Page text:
No one would have believed in the last years of the 20th Century that the inhabitants of Woking, UK would be watched keenly and closely by intelligences greater than their own ...
It was exactly 100 years since a writer from the town, HG Wells, had published a novel which forged our imaginations and expectations of extraterrestrial life. The story describes how, just to the north of Woking, on Horsell Common, a vast fireball projected from Mars crashes forming a massive crater, flinging sandy earth over a mile away, and setting part of the heath ablaze. After the cylinder-shaped projectile has cooled, a lid unscrews, and grey, tentacled creatures emerge, before frying the crowd of onlookers with a heat-ray. They then construct their war machines, each 'a monstrous tripod ... a walking engine of glittering metal ... tentacles swinging and rattling about its strange body', before setting out to destroy mankind.
Like the Martians it describes, The War of the Worlds took the Earth by storm, its theme echoing both British colonialism and the perceived threat of German militarisation at that time.
On Sunday, 30 October, 1938, Orson Welles updated and adapted the story into a radio play, and inflicted it on an unsuspecting American public with disturbing results. Many had tuned in after the introduction, and believed that the flaming meteorite crashing at Grover's Mill, near Princeton, New Jersey was indeed real. A grave announcement made with a passable impression of Franklin D Roosevelt only served to turn confusion into widespread panic, as thousands fled their homes. Some fashioned gas masks, while others rushed into churches to pray. On being told it was a hoax, many took it with the expected level of good spirit - they filed lawsuits.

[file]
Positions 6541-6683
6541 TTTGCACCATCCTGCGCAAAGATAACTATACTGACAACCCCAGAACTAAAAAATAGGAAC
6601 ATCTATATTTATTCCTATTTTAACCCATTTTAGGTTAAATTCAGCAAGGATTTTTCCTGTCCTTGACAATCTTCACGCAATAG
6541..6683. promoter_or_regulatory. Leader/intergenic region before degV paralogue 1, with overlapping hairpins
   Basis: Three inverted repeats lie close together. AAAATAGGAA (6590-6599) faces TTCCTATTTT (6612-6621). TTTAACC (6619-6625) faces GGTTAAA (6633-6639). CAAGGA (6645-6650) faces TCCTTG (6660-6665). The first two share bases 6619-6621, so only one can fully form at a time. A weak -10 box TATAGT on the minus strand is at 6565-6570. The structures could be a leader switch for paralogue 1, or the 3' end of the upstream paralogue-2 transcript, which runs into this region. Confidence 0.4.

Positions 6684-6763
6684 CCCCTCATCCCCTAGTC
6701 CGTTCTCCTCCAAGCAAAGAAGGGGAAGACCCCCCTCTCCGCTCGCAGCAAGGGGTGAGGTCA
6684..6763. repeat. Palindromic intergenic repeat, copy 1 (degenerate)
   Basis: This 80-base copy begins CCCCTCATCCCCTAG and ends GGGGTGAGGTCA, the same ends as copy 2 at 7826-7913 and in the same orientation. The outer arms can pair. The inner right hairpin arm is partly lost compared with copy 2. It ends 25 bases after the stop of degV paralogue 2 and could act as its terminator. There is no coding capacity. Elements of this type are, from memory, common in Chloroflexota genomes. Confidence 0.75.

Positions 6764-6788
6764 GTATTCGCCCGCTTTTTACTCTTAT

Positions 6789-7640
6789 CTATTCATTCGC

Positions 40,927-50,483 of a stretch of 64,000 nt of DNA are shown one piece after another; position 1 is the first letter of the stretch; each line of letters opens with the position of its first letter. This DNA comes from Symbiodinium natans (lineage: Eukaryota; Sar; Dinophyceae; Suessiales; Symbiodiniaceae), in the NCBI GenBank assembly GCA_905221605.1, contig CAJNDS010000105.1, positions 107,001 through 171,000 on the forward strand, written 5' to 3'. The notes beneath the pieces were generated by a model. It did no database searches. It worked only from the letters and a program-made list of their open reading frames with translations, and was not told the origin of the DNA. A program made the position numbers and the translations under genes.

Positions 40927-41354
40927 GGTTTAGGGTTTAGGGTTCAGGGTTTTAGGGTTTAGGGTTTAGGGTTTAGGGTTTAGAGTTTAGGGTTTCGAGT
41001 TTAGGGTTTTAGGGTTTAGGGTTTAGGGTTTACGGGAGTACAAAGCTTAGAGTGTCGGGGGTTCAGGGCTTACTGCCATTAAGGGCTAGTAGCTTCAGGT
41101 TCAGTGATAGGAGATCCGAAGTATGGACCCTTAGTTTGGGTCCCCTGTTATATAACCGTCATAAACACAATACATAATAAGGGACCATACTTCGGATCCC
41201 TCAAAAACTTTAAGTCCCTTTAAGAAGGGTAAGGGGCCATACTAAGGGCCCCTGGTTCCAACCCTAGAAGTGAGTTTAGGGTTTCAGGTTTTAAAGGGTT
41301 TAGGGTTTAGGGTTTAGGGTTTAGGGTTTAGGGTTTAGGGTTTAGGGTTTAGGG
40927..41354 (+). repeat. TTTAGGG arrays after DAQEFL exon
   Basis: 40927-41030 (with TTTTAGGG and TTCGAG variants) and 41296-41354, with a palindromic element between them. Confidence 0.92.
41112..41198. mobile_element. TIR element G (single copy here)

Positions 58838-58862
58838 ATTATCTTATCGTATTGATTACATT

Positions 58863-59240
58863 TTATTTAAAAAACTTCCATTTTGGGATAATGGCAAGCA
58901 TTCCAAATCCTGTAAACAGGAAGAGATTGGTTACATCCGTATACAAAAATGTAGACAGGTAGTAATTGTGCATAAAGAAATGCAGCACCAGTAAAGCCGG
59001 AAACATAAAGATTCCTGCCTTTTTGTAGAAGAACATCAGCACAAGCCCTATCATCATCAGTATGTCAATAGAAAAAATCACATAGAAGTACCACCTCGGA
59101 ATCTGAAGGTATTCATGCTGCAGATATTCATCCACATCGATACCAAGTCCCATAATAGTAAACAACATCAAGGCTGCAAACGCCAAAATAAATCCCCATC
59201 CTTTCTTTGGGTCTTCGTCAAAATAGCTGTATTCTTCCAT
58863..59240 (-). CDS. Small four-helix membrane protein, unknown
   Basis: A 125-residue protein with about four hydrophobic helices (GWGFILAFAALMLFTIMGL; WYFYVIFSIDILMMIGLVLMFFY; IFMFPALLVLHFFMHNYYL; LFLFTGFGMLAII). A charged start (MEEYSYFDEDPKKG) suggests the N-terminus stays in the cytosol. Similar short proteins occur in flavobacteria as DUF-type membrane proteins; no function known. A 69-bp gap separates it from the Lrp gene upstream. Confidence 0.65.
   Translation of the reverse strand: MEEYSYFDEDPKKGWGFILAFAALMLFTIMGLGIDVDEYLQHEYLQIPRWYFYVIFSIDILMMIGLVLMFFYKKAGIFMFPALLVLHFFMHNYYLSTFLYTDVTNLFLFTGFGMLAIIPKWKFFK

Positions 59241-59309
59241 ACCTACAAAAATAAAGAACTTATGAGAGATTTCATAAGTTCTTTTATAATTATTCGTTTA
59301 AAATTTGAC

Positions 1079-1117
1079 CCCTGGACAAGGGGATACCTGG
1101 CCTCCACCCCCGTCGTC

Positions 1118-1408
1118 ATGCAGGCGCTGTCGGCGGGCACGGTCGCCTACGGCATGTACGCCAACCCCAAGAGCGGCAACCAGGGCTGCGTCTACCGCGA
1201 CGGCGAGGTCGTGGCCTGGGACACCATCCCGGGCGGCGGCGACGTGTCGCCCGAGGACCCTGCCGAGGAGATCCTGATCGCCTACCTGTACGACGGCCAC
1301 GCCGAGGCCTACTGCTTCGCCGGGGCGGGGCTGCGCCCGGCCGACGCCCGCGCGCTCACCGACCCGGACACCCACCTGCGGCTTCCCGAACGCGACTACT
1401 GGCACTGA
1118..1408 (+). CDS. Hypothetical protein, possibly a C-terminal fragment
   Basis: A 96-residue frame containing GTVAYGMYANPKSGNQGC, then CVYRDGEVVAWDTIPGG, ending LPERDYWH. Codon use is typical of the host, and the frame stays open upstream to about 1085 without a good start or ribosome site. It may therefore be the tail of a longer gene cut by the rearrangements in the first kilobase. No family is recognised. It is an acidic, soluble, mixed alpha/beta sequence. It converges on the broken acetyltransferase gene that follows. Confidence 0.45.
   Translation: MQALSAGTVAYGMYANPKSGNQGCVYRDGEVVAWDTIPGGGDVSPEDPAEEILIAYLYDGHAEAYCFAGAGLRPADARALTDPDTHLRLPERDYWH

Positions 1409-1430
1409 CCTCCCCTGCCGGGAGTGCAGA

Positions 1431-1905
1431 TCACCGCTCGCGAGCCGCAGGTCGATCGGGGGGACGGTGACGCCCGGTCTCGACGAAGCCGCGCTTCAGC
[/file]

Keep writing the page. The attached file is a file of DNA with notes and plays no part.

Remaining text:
Two movies have followed: George Pal and Byron Haskins adapted the radio play version to the big screen in 1953, winning an Academy Award for its special effects. Stephen Spielberg has since brought the story into its third century, in 2005, with his War of the Worlds blockbuster starring Tom Cruise.
One further adaptation deserves mention: Jeff Wayne's dramatic 1978 rock album War of the Worlds, featuring Richard Burton, Justin Hayward and David Essex, brought the story to a completely new audience, and has sold in excess of 14 million copies worldwide. A musical version went on tour in the UK, Australia and New Zealand in 2006.
And so in 1996 the expanding Surrey town of Woking, keen to cash in on the 'birthplace of modern science fiction' tag, marked the publication's centenary with a programme of events, topped by a major art installation. An open competition was won by young British artist Michael Condron, with his stunning Martian Walking Engine. The 7-metre-tall chrome-plated sculpture was installed in 1998, and the opening celebration1 included a live radio broadcast of a contemporary play, performed by a local dramatic society.
The Martian's town-centre location challenges the viewer in a number of ways. Although it is dominated by the surrounding plate-glass offices, the machine's gangly stride and focused glare have lost none of their menace. You feel strangely drawn towards it, as were those ill-fated onlookers at Horsell Common.
Condron's installation includes themed brick landscaping to one side. A crashed cylindrical pod juts out of the pavement, and curved containers were originally planted with the grass Ophiopogon planiscapus 'Nigrescens' - a substitute for the Martian 'red weed'. Also commemorated are the creatures which caused the Martians' downfall: bacteria. Eleven differently designed microbial slabs are scattered in the vicinity, one of which, seemingly broken by a Martian footstep, has started to 'infect' one of the legs.
Wells's story is, of course, a tale of humanity. The Martians were no worse than any of a number of human aggressors who have plagued our history both before and since the novel's publication. We may never learn to eradicate war, but the Woking Martian serves to remind us of our helplessness in the face of it.